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NCJ Number: 200277 Add to Shopping cart Find in a Library
Title: Community Policing in Chicago, Years Eight and Nine
Corporate Author: Chicago Community Policing Evaluation Consortium
United States of America
Date Published: February 2003
Page Count: 8
Sponsoring Agency: Bureau of Justice Assistance
Washington, DC 20531
Chicago Community Policing Evaluation Consortium
Evanston, IL 60208
Illinois Criminal Justice Information Authority
Chicago, IL 60606
NCJRS Photocopy Services
Rockville, MD 20849-6000
Grant Number: 00-DB-MU-0017
Sale Source: NCJRS Photocopy Services
Box 6000
Rockville, MD 20849-6000
United States of America

Illinois Criminal Justice Information Authority
300 West Adams Street
Suite 200
Chicago, IL 60606
United States of America
Publisher: http://www.icjia.state.il.us 
Type: Program/Project Evaluation
Format: News/Media
Language: English
Country: United States of America
Annotation: This report presents an overview of evaluation findings for the eighth and ninth years of Chicago's Alternative Policing Strategy (CAPS), which encompasses the years from November 2000 to November 2003.
Abstract: CAPS involves problem solving on a broad scale, as it focuses on a wide range of neighborhood concerns in addition to crime. These include both physical decay and social disorder. The evaluation has tapped concern about these problems through regular surveys of city residents. Chicago's community policing initiative features important roles for the public. Beat community meetings constitute one of the most distinctive features of the community policing program. These are regular monthly gatherings of residents and officers who work in the area. Beat meetings are the primary means of building and sustaining close relationships between police and the general public. The meetings provide a forum for exchanging information and a venue for identifying, analyzing, and prioritizing problems in an area. Surveys of city residents indicated that awareness of beat community meetings by residents was stable during the 1990's, but dropped a bit in 2001. Residents who attended beat meetings were often involved in other CAPS-related activities. Survey data that focused on the beat meetings found that drug-related problems were among the most commonly discussed issues. Physical dilapidation was another frequent topic at beat community meetings. Parking and traffic congestion were also discussed, and concerns about gangs, property crime, and various forms of social disorder were often expressed. Complaints about police were voiced at 44 percent of the beat meetings. Based on their overall score, the evaluation found that meetings chaired jointly by residents and police were the most fruitful; however. there has been little progress in improving the community representativeness at beat community meetings since 1998. Latinos have been the most underrepresented racial or ethnic group, and participants at meetings have been disproportionately composed of homeowners (in contrast to renters), non-Latinos, and long-term residents.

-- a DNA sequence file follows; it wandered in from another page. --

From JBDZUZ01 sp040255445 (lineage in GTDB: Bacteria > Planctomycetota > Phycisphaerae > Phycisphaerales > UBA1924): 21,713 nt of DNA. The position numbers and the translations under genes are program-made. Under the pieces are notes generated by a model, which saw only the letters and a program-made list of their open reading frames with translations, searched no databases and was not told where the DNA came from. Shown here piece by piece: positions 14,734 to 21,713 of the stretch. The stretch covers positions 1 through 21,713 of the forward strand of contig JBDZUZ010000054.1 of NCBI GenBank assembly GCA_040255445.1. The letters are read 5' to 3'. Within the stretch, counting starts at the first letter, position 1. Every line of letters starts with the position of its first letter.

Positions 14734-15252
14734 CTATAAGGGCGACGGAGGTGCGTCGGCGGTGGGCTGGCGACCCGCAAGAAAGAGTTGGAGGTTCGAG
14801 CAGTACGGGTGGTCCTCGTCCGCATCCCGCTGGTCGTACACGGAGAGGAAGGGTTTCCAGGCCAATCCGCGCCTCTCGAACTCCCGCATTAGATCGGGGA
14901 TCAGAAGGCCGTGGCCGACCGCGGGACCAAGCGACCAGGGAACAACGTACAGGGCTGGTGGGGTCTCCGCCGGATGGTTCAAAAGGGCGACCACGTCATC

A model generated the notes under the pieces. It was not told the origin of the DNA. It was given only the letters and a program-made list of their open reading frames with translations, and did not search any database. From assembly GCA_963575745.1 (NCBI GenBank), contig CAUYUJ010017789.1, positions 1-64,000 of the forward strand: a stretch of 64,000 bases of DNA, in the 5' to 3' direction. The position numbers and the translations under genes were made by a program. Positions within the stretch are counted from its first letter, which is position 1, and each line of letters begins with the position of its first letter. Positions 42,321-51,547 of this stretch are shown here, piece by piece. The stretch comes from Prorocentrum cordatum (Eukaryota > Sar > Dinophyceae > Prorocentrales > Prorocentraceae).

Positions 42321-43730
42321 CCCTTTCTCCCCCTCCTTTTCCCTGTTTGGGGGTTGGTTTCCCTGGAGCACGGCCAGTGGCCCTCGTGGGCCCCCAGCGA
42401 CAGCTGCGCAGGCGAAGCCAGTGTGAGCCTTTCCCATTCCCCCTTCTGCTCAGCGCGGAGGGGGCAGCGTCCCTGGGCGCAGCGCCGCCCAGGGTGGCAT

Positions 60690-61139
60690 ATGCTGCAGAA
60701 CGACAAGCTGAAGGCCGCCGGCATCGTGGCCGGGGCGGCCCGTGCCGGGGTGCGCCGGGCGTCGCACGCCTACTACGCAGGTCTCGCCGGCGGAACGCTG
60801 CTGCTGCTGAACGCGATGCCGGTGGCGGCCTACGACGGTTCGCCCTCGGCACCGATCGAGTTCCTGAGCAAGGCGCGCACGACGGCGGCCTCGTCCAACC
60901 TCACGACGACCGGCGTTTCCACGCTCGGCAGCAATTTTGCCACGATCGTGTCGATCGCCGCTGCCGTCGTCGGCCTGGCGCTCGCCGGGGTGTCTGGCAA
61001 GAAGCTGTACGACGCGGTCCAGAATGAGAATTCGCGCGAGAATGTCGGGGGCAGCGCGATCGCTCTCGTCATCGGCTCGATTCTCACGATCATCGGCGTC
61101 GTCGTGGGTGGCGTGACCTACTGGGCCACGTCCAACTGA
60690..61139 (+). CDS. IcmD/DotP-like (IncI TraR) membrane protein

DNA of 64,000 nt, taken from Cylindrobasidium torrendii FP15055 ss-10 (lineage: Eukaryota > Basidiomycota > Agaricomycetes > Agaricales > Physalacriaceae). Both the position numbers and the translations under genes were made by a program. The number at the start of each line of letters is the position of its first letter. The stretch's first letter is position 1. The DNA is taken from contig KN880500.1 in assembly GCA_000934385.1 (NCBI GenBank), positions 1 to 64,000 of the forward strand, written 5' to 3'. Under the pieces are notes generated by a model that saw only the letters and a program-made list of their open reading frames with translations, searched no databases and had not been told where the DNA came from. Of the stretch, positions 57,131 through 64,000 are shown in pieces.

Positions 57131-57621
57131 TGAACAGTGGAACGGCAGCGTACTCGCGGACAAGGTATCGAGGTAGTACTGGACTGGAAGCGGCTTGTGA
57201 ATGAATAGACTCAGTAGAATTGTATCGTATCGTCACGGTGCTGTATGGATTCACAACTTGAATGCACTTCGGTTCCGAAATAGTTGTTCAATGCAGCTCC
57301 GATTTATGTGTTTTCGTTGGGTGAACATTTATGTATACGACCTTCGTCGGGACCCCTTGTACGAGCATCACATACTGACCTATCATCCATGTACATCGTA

Main Term(s): Community policing
Index Term(s): BJA Grant-related Documents; Community involvement; Comparative analysis; Illinois; Police effectiveness
Note: "Program Evaluation Summary," N 1, V 1, February 2003
To cite this abstract, use the following link:
http://www.ncjrs.gov/App/publications/abstract.aspx?ID=200277

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